This thesis is a literature study. It focuses on the theory that a climax vegetation of closed forest systems covered the lowlands of Central and Western Europe in prehistoric times before man intervened and that it would still be there had this intervention not taken place. The theory also states that man's intervention, notably the introduction of livestock, has led to the disappearence of this climax vegetation in a process known as retrogressive succession. By the grazing of livestock the forest was degraded to thorny scrub and ultimately to grassland. According to the theory, it will revert to its natural vegetation of closed forest systems once the grazing of livestock is stopped.
The problem central to this study is that literature shows that pedunculate oak ( Quercus robur ) , sessile oak ( Q. petraea ) and hazel ( Coryllus avellana ) do not regenerate and cannot survive in closed forest systems while pollen analyses show that these species were present continuously in Central and Western Europe for 10,000 years since the end of the ice age. On the other hand these species do regenerate in park-like landscapes in the presence of grazing by cattle and horses, domesticated descendants of wild progenitors, and deer in so called wood-pastures.
The null hypothesis formulated in this thesis is that pedunculate oak, sessile oak and hazel have survived in the closed forest systems in the lowlands of Central and Western Europe and that the grazing of the indigenous large herbivores, such as aurochs ( Bos primigenius ), tarpan or European wild horse ( Equus przewalski gmelini ), European bison ( Bison bonasus ), Elk ( Alces alces ), red deer ( Cervus elaphus ), and roe deer ( Capreolus capreolus ), that inhabited these regions did not affect the composition of species or the succession of the forest in prehistoric times. The alternative hypothesis is that, in prehistoric times, the natural vegetation in the lowlands of Central and Western Europe was a park-like landscape, consisting of a mosaic of grasslands, scrub and solitary trees and groves surrounded by margins of scrub and forb fringe communities. The structure, composition of species and succession of this vegetation was largely determined by the large herbivores that inhabited the landscape.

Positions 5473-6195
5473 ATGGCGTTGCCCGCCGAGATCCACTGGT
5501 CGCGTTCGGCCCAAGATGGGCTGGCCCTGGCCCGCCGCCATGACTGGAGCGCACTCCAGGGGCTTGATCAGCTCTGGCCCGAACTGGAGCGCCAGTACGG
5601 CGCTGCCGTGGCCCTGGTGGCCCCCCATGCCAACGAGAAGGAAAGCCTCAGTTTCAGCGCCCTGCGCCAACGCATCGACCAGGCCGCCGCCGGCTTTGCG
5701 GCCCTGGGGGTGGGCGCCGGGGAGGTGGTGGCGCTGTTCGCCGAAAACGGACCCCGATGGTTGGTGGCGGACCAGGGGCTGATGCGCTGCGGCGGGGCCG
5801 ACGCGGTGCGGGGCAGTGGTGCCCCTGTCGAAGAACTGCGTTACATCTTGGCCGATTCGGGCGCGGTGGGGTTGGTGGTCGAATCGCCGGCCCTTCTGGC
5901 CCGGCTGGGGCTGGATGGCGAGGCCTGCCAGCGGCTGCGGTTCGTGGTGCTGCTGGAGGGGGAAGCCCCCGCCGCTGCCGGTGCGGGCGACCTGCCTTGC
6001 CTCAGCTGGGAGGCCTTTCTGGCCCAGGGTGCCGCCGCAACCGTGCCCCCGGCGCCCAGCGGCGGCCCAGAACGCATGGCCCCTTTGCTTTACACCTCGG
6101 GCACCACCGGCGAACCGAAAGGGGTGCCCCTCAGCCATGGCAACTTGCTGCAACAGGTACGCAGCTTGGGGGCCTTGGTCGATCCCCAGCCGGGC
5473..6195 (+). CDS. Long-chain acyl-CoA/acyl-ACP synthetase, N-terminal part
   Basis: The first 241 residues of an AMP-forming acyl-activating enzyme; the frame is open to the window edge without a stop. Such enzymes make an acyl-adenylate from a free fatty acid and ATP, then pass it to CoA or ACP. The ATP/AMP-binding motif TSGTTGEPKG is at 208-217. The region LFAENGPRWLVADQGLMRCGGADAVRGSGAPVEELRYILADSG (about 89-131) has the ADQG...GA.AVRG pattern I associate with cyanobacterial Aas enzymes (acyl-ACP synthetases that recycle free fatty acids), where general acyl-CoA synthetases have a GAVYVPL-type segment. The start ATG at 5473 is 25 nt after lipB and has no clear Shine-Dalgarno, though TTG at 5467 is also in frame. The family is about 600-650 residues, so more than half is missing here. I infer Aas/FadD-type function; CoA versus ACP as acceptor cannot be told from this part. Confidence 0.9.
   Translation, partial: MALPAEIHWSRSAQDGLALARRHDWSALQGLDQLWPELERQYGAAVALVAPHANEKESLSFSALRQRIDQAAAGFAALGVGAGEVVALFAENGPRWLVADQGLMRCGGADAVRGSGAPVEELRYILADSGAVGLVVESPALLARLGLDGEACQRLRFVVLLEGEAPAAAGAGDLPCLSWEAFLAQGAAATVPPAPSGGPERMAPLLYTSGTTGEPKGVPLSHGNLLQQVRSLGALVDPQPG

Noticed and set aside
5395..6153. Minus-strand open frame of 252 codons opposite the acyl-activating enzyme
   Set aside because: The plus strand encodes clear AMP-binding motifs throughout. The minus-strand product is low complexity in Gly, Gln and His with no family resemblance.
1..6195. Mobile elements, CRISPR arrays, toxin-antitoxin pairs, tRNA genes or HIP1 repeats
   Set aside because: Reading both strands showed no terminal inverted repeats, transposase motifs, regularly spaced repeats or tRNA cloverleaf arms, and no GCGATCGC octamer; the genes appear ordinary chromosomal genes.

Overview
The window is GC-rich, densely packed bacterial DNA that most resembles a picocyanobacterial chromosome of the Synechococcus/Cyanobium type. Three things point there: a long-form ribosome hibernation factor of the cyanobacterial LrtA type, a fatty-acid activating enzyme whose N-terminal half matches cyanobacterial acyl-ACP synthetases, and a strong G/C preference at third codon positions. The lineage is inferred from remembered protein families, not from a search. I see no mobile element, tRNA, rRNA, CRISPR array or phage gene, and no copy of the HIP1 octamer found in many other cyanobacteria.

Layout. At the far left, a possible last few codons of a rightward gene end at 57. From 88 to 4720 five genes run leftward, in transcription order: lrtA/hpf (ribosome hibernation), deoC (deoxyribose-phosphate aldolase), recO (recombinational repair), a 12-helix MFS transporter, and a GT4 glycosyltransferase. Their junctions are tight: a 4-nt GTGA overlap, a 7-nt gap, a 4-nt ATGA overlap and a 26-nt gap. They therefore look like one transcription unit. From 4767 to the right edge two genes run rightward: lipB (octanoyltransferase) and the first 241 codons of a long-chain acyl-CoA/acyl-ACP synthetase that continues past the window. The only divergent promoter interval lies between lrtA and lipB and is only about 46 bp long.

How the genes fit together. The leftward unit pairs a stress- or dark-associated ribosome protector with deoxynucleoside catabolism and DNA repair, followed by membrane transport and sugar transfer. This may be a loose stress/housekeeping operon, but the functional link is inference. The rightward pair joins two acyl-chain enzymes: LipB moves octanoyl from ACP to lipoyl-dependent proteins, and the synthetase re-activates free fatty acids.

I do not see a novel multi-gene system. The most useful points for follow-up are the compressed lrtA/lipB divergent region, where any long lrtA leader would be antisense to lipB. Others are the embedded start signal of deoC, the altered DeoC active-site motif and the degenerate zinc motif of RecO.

The null hypothesis has been tested against succession theories, pollen investigations, historical texts, research into spontaneous succession in forest reserves and the ecology of the tree species that formed the climax vegetation in prehistoric times according to the theory being in force. A synthesis of the findings led to the conclusion that the primeval vegetation in the lowlands of Central and Western Europe was not a closed forest but a park-like landscape. In this landscape the vegetation followed a cyclical process, in which large herbivores played an essential role. The process was that in grazed grassland stands of thorny scrub evolved in which trees grew up being protected from damage by grazing. Eventually the trees developed into a forest which again slowly degenerated to grassland under the influence of large herbivores and "catastrophes" such as drought and storms, after which the cycle began anew. The result was that various biotopes varying from grassland, scrub to forest were permanently present but not always in the same place. This is called the theory of cyclical vegetation turnover. On the basis of the conclusion and this theory, the null hypothesis is rejected in favour of the alternative hypothesis. The importance of these findings for nature conservation in Central and Western Europe, with respect to the reference frames used by nature conservationists, is explained in an epilogue.
|Qualification||Doctor of Philosophy|
|Award date||23 Sep 1997|
|Place of Publication||Wijk bij Duurstede|
|Publication status||Published - 1997|
- nature conservation
- plant succession
- historical ecology